Andi Best Freelance Designer

'Tis the Season for Indecorous Bleedin'

  • Published 29-09-2023
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'Tis the Season for Indecorous Bleedin'
Let me preface this by saying I have never had the opportunity to design a shop window display. As a student in my part time retail job I did dress a few using set guidelines from head office, but I've still yet to measure, conceptualise and decorate a window of my own from scratch. I'm therefore not an authority on the matter and potentially am speaking out of turn, but as a designer in other fields I believe my opinion is at least worth some merit.
In the lead up to Halloween, high street business owners commonly embrace the aesthetic of the season in the form of a custom window display. They will adorn popular staples like faux spider's webs made from endless reams of stringy cotton wool stuff that's probably horrific for the environment, hand carved jack-o'-lanterns with tea-light candles inside, and bucktoothed, silly-eyed paper bats and ghosts, perhaps with their tongues sticking out for comic effect. More adventurous window crafters may even attempt a couple of spooky figures cobbled together from black fabric and balloons wearing plastic masks.
All round jolly harmless stuff.
Each of these displays will walk the appropriate side of the line between delightfully spooky and nightmarishly ghoulish; after all, these are places of business whose windows work hard year-round to draw in customers, not scare them away.
Frankly, I am taken aback by my local cafe readying their establishment for the 31st. I had to do a double take as I passed it just now. A member of staff, as nonchalantly as could be, was applying gelatinous bloody handprints to the glass.
A bat here, a spider there, and a spot of homicidal massacre in the middle.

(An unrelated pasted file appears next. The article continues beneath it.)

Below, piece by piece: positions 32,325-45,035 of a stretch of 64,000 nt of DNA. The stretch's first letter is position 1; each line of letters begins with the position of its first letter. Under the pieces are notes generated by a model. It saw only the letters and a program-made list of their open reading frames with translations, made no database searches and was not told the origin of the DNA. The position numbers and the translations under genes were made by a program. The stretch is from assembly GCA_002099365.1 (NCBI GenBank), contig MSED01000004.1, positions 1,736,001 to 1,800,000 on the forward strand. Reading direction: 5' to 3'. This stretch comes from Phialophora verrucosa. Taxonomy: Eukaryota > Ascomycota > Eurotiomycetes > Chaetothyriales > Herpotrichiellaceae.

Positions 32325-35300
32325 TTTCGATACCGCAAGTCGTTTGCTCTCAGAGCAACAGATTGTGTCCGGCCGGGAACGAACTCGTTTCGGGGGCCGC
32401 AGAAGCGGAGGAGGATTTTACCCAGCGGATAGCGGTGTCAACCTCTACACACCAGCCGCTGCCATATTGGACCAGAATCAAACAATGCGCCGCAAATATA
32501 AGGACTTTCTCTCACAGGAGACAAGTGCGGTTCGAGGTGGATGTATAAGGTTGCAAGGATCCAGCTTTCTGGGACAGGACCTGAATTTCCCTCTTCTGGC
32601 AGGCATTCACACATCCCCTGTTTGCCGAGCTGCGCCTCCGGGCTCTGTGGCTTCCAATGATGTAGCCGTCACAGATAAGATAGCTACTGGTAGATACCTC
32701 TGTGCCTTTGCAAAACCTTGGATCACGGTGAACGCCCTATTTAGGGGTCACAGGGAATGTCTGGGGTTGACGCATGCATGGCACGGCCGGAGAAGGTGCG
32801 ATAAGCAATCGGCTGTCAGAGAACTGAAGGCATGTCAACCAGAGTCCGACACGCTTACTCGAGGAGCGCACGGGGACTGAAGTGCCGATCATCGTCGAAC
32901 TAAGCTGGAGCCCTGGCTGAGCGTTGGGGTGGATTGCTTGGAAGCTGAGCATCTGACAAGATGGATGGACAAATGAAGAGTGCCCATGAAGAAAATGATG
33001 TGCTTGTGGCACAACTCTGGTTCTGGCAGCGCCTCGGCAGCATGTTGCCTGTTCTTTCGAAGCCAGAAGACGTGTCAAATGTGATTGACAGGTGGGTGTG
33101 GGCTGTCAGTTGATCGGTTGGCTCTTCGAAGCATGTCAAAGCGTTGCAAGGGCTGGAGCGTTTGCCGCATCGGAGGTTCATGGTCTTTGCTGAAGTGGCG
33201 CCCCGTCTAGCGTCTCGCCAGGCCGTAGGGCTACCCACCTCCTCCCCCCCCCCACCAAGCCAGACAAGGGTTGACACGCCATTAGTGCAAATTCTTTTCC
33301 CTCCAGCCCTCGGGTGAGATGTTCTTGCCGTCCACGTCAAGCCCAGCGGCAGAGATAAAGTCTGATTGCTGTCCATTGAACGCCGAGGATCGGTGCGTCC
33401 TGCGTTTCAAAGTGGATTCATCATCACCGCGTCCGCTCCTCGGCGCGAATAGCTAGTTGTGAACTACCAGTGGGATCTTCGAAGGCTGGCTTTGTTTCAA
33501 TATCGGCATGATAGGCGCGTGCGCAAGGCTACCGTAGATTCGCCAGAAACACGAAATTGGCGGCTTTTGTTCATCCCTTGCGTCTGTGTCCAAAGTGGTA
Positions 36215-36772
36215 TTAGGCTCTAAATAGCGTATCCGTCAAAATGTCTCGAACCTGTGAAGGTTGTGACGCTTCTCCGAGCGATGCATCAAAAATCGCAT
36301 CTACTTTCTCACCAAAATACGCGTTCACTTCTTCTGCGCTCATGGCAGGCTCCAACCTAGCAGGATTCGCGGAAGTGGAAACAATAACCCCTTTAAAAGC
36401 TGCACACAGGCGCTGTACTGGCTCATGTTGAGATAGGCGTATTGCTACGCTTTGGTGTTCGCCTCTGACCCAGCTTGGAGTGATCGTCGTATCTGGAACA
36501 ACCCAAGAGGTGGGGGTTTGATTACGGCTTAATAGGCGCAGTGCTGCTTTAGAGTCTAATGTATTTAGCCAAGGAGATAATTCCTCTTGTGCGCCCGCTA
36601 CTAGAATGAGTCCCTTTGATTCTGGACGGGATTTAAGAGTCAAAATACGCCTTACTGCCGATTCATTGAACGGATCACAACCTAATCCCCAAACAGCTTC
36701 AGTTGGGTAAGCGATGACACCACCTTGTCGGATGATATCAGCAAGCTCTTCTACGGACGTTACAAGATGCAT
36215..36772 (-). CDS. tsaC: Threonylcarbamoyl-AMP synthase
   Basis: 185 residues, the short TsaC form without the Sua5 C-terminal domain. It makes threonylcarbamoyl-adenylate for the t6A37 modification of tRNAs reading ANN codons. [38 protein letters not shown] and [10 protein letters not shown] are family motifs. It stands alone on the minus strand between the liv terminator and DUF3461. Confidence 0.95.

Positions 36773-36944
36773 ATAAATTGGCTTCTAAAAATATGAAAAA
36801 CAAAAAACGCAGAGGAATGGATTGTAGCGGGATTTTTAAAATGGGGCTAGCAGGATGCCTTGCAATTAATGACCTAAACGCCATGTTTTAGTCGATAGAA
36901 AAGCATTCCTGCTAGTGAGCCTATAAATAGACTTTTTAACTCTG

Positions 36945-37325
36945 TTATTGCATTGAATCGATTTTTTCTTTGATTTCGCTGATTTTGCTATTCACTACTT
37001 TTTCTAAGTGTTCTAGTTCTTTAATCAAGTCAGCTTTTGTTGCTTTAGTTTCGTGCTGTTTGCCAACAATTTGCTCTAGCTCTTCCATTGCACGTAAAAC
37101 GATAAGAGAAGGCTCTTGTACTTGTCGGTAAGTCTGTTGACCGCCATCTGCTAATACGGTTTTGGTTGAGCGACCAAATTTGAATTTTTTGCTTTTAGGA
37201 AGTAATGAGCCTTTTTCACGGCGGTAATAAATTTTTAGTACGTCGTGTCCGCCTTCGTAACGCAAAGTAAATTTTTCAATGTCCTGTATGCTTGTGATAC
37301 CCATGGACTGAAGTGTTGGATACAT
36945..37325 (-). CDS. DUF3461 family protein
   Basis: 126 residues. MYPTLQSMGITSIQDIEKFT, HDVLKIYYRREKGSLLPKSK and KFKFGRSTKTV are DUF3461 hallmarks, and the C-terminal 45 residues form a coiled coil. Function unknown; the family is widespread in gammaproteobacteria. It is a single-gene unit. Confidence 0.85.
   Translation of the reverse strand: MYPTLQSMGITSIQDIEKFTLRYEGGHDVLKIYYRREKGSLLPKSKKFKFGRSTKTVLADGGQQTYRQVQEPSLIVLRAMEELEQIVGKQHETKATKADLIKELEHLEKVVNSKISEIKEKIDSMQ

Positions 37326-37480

She didn't stop there. The base of the window was getting a translucent red wavy trim, similar to how at Christmas one might spray artificial snow along horizontal window crevices. But as it typically doesn't snow at Halloween, pints and pints of congealing claret evidently gather along the windowsills instead.
Now don't take me for a squeamish gore prude. On the contrary, I grew up on a diet of Resident Evil and Dawn Of The Dead. We're all grown ups here and we've all seen our fair share of entertainment horror on TV, in video games and in the fun fair ghost train. We've all relished in the scare, shock and macabre and we've all sought the thrill of daring to be scared.
Though for me the juxtaposition between chatty mothers smiling over their eggs Benedict and lattes whilst perusing the kid's meal deal menu, and the last-ditch efforts of an individual in the dwindling moments of their life, absolutely soaked in their own gushing blood, desperately attempting to rouse help by beating on the glass, was too obtuse to ignore.
Traditionally All Hallows' Eve was a celebration honouring the lives of loved ones lost to the grave. In this respect, effigies of ghosts make sense, skeletons possibly too. But I feel connotation with the spirit world today has been extrapolated and commercialised to the point that anything abstractedly related to the paranormal or the occult is manifested in plastic. Werewolves, vampires, aliens - the season is now a celebration of all things frightening, way beyond wholesome spiritual outreach. Trying to contact Nana to ask her what she's been up to since popping her clogs has precisely nothing to do with chainsaw-wielding maniacs in barns, for instance, but it's the latter we're slathering all over our cafes now.
That fatal human trauma is regarded as innocuously as a cardboard cat on a broomstick baffles me. That this member of staff was pairing a public eating space with a violent crime scene without a shred of compunction couldn't pass without comment.
I've no profound conclusion to all this, I simply find the desensitisation of modern public Halloween displays morbidly interesting. A severed head as a centrepiece amongst the nibbles at a private function is tolerable (if bizarre) as pushing the envelope on crudeness for one's guests is something of a sport. But contrast this with diners confronted by grotesque displays of dismemberment in the name of a Happy Halloween, and the extreme dilution of context (and seemingly everyone's acceptance of it) surely evidences how undistrubed we've become as a society? Perhaps I just hold public-facing businesses to a higher moral standard?
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